Friends of the Nonverbal Communication Blog, this week we present the paper “Gesture and Language Trajectories in Early Development: an Overview from the Autism Spectrum Disorder Perspective” by Ramos-Cabo, S.; Vulchanov, V. and Vulchanova, M. (2019), in which authors carry out a revision about the existent works about gestures, language, and how they are developed in children with autism spectrum disorders.  

When we talk about autism spectrum disorders, we mean a very broad and extensive group of different neurodivergences. Although these are very complex, we know a few things about them.

For example, one of the first signs of the existence of autism spectrum disorders (ASD) is the absence or late appearance of communicative behaviors, both verbal and non-verbal.

In this article authors comment that there is a large body of research showing that the evolution of language in typically developing children (TD) is highly dependent on their ability to produce gestures. However, there still are many questions without answers for children with ASD on this precise topic.

Authors therefore wonder whether gestures also influence language development in children with ASD, and if there are differences between the gestures of children with ASD and children with TD.

Authors mention many studies in the article, from which we can extract two main ideas that we will be developing.

In the first place: the association between gestures and language exists in children with ASD; secondly, there are, indeed, differences in the development of verbal and non-verbal communication skills between children with ASD and children with TD.

Regarding the first idea, multiple studies have shown that gestures can predict the language skills of children with ASD and, in particular, deictic gestures, which would be relevant both for these children and for those with typical development. Deictic gestures are those that are used to guide someone’s attention to something located in the environment.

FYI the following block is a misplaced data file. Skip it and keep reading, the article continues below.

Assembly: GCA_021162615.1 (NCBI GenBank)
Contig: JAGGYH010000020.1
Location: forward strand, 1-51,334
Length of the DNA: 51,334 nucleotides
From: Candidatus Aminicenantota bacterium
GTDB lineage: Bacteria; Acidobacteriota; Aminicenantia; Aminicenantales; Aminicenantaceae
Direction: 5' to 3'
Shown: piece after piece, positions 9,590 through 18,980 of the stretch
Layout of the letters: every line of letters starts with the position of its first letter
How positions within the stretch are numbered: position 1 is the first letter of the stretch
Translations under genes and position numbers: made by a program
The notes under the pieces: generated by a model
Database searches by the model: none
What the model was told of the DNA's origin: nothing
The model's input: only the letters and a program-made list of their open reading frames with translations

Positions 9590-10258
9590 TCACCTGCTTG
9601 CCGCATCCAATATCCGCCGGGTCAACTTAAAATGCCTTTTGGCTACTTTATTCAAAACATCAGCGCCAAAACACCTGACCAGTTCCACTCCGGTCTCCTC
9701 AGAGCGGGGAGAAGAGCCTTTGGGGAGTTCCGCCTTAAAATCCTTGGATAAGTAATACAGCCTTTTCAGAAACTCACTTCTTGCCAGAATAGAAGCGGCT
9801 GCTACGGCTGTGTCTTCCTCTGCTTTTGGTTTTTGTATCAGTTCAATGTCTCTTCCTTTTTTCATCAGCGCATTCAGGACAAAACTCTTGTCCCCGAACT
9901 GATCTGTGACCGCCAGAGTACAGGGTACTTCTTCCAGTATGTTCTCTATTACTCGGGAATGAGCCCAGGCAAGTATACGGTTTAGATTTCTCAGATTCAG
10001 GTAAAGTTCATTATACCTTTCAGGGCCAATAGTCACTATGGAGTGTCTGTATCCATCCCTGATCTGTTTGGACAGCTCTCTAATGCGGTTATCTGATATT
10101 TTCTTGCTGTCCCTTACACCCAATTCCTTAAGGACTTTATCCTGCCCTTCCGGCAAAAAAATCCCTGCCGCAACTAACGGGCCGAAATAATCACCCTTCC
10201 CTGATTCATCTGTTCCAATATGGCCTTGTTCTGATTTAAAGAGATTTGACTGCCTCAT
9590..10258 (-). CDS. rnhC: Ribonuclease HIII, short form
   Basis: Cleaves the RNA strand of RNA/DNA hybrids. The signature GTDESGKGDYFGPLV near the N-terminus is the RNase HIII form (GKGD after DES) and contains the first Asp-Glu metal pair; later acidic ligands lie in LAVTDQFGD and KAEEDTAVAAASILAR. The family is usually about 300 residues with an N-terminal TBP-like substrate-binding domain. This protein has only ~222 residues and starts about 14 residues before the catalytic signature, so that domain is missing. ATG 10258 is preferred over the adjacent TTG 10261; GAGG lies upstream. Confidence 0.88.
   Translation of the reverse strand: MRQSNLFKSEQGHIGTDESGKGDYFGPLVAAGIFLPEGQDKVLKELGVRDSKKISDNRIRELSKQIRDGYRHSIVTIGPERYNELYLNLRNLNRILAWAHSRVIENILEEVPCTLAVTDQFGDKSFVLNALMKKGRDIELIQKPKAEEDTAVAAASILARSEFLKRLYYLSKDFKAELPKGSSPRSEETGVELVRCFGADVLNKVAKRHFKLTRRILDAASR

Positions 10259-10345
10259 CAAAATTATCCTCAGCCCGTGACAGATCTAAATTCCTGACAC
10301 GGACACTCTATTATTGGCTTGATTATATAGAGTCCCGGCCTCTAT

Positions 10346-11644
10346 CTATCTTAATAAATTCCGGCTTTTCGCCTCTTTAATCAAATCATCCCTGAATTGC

The fact that these gestures are related to social and interactive demands indicates that they could constitute a powerful and useful tool for early interventions in children with ASD, since these disorders are also related to social interaction. 

Previous studies show that intervention in this area improves the vocabulary of children typically developed, which is why authors understand that it could be very beneficial for children with ASD, providing them with more nonverbal communication resources that could expand their verbal skills and, therefore, also improve social skills.

Regarding the second idea, there are numerous studies that indicate the presence of differences in the development of nonverbal communication skills in children with ASD when compared to the development of children with TD.

One of these differences is the lower rate of gestures in children with ASD compared to typically developing children. There would also be a progressive deterioration in the domain of deictic gestures in these children.

One idea raised by authors is that, due to the fact that no evidence of retardations in verbal and non-verbal communication appears until the first year of life, some previous studies have failed to find differences in early communication skills between groups of children with ASD and children with TD.

It should also be considered that babies with ASD can develop communication skills similar to those of children with TD, but the trajectory of this development changes from that first year that we have mentioned.

That is, at some point in the first two years of life there is a decline. This is not limited to the domain of communication skills, but also to social, cognitive and adaptive behaviors.

In any case, authors advise caution when interpreting these findings, as they consider that much more evidence is necessary, due to the complexity of autism spectrum disorders.

Authors mention the need for research that replicates this study and those mentioned in it. For some of the aforementioned investigations, methods such as the observation of unstructured interactions or analysis of home videos were used, so that, although they have some validity, their control is difficult. That is one point that can be improved.

They comment that gestural language elicitation methodologies are necessary, so that they can allow naturalistic interactions between the caregiver and the child in controlled environments. In that way, the children’s communication skills, as well as other cognitive and social skills, would improve substantially.


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